Modelling Setup Times in Project Scheduling

  • Marek Mika
  • Grzegorz Waligóra
  • Jan Weglarz
Part of the International Series in Operations Research & Management Science book series (ISOR, volume 92)


In this chapter project scheduling problems with setup times are considered. Some practical applications justifying considering setups separately from activities are described. An extensive classification of setup times adapted from machine scheduling is proposed, including activity vs. class setup, separable vs. inseparable setup, as well as sequence-independent and sequence-dependent setup times. A new category of setup times - schedule-dependent ones - is discussed. The main part of the paper shows how to model setup times in the presence of particular project components, such as: precedence constraints, resource availability constraints, multiple resource units requests, multiple resources, etc. Some possible extensions of the presented models are given.


project scheduling setup setup time setup cost 


Unable to display preview. Download preview PDF.

Unable to display preview. Download preview PDF.


  1. Allahverdi, A., Gupta, J. N. D., and Aldowiasan, T. (1999). A review of scheduling research involving setup considerations, Omega, International Journal of Management Science 27:219–239.CrossRefGoogle Scholar
  2. Baker, K. R. (1974). Introduction to Sequencing and Scheduling, John Wiley & Sons, New York.Google Scholar
  3. Blazewicz, J., Lenstra, J.K., and Rinnooy Kan, A.H.G. (1983). Scheduling subject to resource constraints, Discrete Appl. Math. 5:11–24.CrossRefMathSciNetGoogle Scholar
  4. Brucker, P., Drexl, A., Möhring, R., Neumann, K., and Pesch, E. (1999). Resource-constrained project scheduling: Notation, classification, models, and methods, European Journal of Operational Research 112:3–41.CrossRefGoogle Scholar
  5. Bruno, J., and Downey, P. (1978). Complexity of task sequencing with deadlines, set-up times and changeover costs, SIAM Journal on Computing 7:393–404.CrossRefMathSciNetGoogle Scholar
  6. Chen, B. (1993). A better heuristic for preemptive parallel machine scheduling with batch setup times, SIAM Journal on Computing 22:1303–1318.CrossRefMathSciNetGoogle Scholar
  7. Chrétienne, P., and Picouleau C. (1995). Scheduling with communication delays: A survey, in: Scheduling Theory and its Applications, P. Chrétienne, E.G. Coffman, Jr., J.K. Lenstra, and Z. Liu, eds., John Wiley & Sons, New York, pp. 65–90.Google Scholar
  8. Conway, R.W., Maxwell, W.L., and Miller, L.W. (1967). Theory of Scheduling, Addison-Wesley, Reading, Massachusetts.zbMATHGoogle Scholar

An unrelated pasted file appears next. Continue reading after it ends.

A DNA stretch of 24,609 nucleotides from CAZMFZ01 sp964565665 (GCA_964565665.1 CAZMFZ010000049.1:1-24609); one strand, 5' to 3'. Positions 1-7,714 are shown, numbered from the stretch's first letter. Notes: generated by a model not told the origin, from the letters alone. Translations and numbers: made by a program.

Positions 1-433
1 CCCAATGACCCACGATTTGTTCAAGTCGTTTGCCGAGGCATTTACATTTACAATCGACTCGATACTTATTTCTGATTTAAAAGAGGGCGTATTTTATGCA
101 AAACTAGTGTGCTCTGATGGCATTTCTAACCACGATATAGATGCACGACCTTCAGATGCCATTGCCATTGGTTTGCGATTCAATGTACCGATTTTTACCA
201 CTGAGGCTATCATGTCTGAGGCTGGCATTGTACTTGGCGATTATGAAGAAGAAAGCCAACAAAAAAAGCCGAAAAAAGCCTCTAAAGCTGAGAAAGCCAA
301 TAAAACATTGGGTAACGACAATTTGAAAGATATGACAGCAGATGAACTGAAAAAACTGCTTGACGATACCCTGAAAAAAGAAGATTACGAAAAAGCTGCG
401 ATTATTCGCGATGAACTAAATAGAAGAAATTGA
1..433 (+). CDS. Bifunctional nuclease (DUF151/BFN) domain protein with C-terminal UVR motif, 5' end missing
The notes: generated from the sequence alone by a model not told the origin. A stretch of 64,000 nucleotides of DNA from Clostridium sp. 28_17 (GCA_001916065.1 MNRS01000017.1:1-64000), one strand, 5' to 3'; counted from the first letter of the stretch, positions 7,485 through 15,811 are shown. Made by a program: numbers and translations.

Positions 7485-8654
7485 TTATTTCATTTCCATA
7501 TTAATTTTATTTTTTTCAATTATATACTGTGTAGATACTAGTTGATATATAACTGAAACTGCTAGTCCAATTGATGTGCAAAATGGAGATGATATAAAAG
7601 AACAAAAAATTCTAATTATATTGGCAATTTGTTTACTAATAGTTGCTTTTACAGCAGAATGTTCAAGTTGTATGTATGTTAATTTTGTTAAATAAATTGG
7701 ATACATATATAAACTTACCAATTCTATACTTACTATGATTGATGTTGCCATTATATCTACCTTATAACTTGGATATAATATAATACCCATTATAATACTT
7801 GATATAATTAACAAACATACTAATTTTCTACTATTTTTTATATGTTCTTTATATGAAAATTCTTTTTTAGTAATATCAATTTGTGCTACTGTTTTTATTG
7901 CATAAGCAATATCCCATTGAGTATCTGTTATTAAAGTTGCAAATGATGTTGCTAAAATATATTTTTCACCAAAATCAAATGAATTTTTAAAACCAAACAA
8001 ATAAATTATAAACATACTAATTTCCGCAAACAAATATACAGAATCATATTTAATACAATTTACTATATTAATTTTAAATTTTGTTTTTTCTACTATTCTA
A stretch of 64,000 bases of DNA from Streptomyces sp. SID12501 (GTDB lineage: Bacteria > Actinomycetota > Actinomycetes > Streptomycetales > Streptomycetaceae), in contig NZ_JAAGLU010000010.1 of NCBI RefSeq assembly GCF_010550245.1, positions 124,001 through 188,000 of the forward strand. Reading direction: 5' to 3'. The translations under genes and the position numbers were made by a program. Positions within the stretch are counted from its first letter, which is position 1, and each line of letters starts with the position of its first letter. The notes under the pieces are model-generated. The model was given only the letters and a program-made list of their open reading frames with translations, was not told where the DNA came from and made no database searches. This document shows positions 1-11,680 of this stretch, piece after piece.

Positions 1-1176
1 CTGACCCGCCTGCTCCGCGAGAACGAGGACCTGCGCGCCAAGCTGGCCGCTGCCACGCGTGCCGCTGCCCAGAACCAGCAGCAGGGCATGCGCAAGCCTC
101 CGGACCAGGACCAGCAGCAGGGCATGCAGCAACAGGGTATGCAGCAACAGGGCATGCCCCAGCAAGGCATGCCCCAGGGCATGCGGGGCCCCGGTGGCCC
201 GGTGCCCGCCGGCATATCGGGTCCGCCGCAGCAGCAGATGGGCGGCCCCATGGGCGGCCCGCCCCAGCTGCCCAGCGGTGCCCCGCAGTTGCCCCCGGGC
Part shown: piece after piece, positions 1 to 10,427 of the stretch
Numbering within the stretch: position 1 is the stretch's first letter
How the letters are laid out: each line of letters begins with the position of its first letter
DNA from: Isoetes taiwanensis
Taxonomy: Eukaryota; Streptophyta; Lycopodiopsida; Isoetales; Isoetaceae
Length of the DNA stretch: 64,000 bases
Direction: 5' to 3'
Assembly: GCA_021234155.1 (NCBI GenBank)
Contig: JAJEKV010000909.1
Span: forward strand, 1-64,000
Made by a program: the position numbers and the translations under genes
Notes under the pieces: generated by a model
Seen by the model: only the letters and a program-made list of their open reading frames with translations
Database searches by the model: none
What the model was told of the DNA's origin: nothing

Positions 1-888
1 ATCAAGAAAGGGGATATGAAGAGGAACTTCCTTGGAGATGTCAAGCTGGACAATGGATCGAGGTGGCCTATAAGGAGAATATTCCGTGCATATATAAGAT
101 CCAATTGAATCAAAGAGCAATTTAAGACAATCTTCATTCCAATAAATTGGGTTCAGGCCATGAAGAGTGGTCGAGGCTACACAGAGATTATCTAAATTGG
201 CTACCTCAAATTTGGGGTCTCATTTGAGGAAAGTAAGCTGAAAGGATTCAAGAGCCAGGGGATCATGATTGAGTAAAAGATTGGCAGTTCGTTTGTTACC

9. Demeulemeester, E. (1992). Optimal Algorithms for Various Classes of Multiple Resource-Constrained Project Scheduling Problems, Dissertation, Katholiet Universiteit Leuven, Belgium, (unpublished).Google Scholar
  10. Demeulemeester, E.L., and Herroelen, W.S. (1996). Modelling setup times, process batches and transfer batches using activity network logic, European Journal of Operational Research 89:355–365.CrossRefGoogle Scholar
  11. Demeulemeester, E.L., and Herroelen, W.S. (2002). Project Scheduling: A Research Handbook, Kluwer Academic Publishers, Norwell.zbMATHGoogle Scholar
  12. Dodin, B, and Elimam, A.A. (1997). Audit scheduling with overlapping activities and sequence-dependent setup costs, European Journal of Operational Research 97:22–33.CrossRefGoogle Scholar
  13. Drexl, A., Nissen, R., Patterson, J.H., and Salewski, F. (2000). ProGen/πx-An instance generator for resource-constrained project scheduling problems with partially renewable resources and further extensions, European Journal of Operational Research 125:59–72.CrossRefMathSciNetGoogle Scholar
  14. Herroelen, W., Demeulemeester, E., and De Reyck, B. (1999). A classification scheme for project scheduling, in: Project Scheduling: Recent Models, Algorithms and Applications, J. Weglarz, ed., Kluwer Academic Publishers, Norwell, pp. 1–26.Google Scholar
  15. Kaplan, L. (1991). Resource-constrained Project Scheduling With Setup Times, Working Paper, Department of Management Science, University of Tennessee, Knoxville, USA, (unpublished).Google Scholar
  16. Kelley, J.E., Jr. (1961). Critical-path planning and scheduling: Mathematical basis, Operations Research 9:296–320.MathSciNetCrossRefGoogle Scholar
  17. Kolisch, R. (1995). Project Scheduling under Resource Constraints-Efficient Heuristics for Several Problem Classes, Physica, Heidelberg.Google Scholar
  18. Mika, M., Waligóra, G., and Weglarz, J., (2003). A metaheuristic approach to scheduling workflow jobs on a grid, in: Grid Resource Management: State of the Art and Future Trends, J.M. Schopf, J. Nabrzyski, and J. Weglarz, eds., Kluwer Academic Publishers, Norwell, pp. 295–318.Google Scholar
  19. Monma, C.L., and Potts, C.N. (1989). On the complexity of scheduling with batch setups, Operations Research 37:798–804.MathSciNetGoogle Scholar
  20. Neumann, K., Schwindt, Ch., and Zimmermann, J. (2003). Project Scheduling with Time Windows and Scarce Resources: Temporal and Resource-Constrained Project Scheduling with Regular and Nonregular Objective Functions, 2nd ed., Springer, Berlin.zbMATHGoogle Scholar
  21. Schwindt, Ch. (2005). Resource Allocation in Project Management, Springer, Berlin.Google Scholar
  22. Yang, W.H., and Liao, Ch.J. (1999). Survey of scheduling research involving setup times, International Journal of Systems Science 30:143–155.CrossRefGoogle Scholar

Copyright information

© Springer Science+Business Media, LLC 2006

Authors and Affiliations

  • Marek Mika
    • 1
  • Grzegorz Waligóra
    • 1
  • Jan Weglarz
    • 1
    • 2
  1. 1.Institute of Computung SciencePoznań University of TechnologyPoznańPoland
  2. 2.Poznań Supercomputing and Networking CenterPoznańPoland

Personalised recommendations